Of course, as a closet academic- I did some research on the question of whether my PhD serves the community and my work better inside or outside of academe. One of the volunteers in my office calls me “Doctor Bob Cop”, which highlights that in some people’s eyes I’ve become somewhat of a goyim (Yiddish for someone outside the community), a label I’m happy to bare because it also connotes, in my mind, breaking away from the pack with some unique accomplishments. But where best to use these new skills? My cursory research on the academic vs. practitioner role finds that the vast majority of published articles on the topic quickly move to the question of where the better jobs are. This is likely the question foremost on most people’s minds; analyzing whether pursuing the PhD or master’s degree is worth the effort- for job getting. I was in the opposite, and fortunate position of having my career already set, and doing graduate and post-graduate studies mainly for self fulfilment. But it still leaves the question of where to get the better bang for my efforts- (1) in the workforce and publishing as a side hustle, or (2) seeking to go head and heals into academic career. Some have written about the potentially stifling university bureaucracy that comes with professor jobs. The opposite side of that problem is the limited time available for research and writing while maintaining a 40 hours per week non-academic job. Some even argue that working in academe leaves little time for many, for research and writing, as teaching is highly labour and time demanding.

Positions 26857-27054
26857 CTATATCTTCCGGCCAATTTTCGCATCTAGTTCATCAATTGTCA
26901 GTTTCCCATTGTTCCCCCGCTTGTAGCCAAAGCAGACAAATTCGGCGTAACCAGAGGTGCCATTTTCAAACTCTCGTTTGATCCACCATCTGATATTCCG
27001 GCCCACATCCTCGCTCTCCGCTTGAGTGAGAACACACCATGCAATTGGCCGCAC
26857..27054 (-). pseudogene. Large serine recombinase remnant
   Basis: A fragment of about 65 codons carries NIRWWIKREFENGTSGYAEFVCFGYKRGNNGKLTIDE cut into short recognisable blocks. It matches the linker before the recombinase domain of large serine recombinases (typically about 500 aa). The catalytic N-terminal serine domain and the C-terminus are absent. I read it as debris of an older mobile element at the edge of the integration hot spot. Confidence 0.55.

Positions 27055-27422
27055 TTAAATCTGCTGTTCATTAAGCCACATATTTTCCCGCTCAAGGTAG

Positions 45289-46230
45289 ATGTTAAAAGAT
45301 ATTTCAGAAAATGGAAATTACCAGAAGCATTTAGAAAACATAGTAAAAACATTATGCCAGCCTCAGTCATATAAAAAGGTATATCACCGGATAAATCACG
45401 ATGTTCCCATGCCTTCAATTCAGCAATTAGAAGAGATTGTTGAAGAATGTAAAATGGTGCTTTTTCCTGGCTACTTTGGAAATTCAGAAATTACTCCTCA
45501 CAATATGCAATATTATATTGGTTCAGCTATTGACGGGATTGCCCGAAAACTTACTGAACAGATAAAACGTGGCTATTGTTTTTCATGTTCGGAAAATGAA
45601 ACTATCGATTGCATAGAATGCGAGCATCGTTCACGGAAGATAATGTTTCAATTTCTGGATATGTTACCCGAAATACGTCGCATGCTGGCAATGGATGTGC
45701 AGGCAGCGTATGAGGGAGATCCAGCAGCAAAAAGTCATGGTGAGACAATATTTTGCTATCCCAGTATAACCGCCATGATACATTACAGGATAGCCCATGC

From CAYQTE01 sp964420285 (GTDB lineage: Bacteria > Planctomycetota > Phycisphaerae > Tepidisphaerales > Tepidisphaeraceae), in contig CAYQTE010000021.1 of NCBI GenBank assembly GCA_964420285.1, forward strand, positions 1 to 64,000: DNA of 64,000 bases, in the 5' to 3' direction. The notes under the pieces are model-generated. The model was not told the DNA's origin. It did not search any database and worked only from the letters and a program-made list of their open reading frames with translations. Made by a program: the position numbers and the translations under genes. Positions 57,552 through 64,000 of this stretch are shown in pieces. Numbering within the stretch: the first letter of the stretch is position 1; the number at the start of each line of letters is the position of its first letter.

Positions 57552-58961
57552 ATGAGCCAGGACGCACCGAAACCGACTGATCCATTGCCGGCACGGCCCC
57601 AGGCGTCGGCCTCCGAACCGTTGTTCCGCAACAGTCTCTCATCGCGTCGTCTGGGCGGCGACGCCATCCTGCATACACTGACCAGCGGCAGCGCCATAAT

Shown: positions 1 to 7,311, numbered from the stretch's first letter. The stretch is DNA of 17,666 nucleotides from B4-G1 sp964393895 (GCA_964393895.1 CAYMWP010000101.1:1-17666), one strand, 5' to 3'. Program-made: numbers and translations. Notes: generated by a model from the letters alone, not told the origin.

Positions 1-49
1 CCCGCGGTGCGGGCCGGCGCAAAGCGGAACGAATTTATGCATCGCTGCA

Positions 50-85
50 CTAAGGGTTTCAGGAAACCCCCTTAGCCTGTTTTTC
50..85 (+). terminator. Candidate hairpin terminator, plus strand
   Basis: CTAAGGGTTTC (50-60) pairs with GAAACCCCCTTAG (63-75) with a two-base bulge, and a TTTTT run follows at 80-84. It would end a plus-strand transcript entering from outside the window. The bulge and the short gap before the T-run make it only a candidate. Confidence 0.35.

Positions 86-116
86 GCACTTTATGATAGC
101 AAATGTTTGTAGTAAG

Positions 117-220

The other question about pursuing higher education is whether it’s worth the effort in relation to career advancement or rewards. In some professions higher education results in almost automatic advancement, or at least meets requirements for advancement. In other professions, not so much. In those cases, one must dig deep for motivation, because they are not likely to find it in the job. Some professions, like policing, are in a period of change over recent decades- so higher education is appreciated more by some than others, and achieving an advanced degree may or may not help one’s career. I’ve often said that the moment people ask me how the education helped my career- that I knew they don’t really understand it. The prospect of a promotion could not motivate me to do what I put myself through to complete the PhD. At the same time, I have to say, my education has improved my job skills on every level. More importantly it has enriched my life far beyond anything I could conceive of before I began. So, wherever my career takes me, regardless of what I am doing, I will always have my academic side hustle. How about you?

Canada’s Future

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Such a great experience today with my colleagues, touring students and teachers from the Freedom International School in downtown Winnipeg, around the Police Headquarters with Devon Clunis (retired Chief), These kids were so engaged and eager, the day went by in a flash and we wanted it to continue. Our future is in good hands.

Culture Immersion for 2019

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Mammalapuram, India

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Pondichery India, Auroville

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Pinnawala Elephant Orphanage, Sri Lanka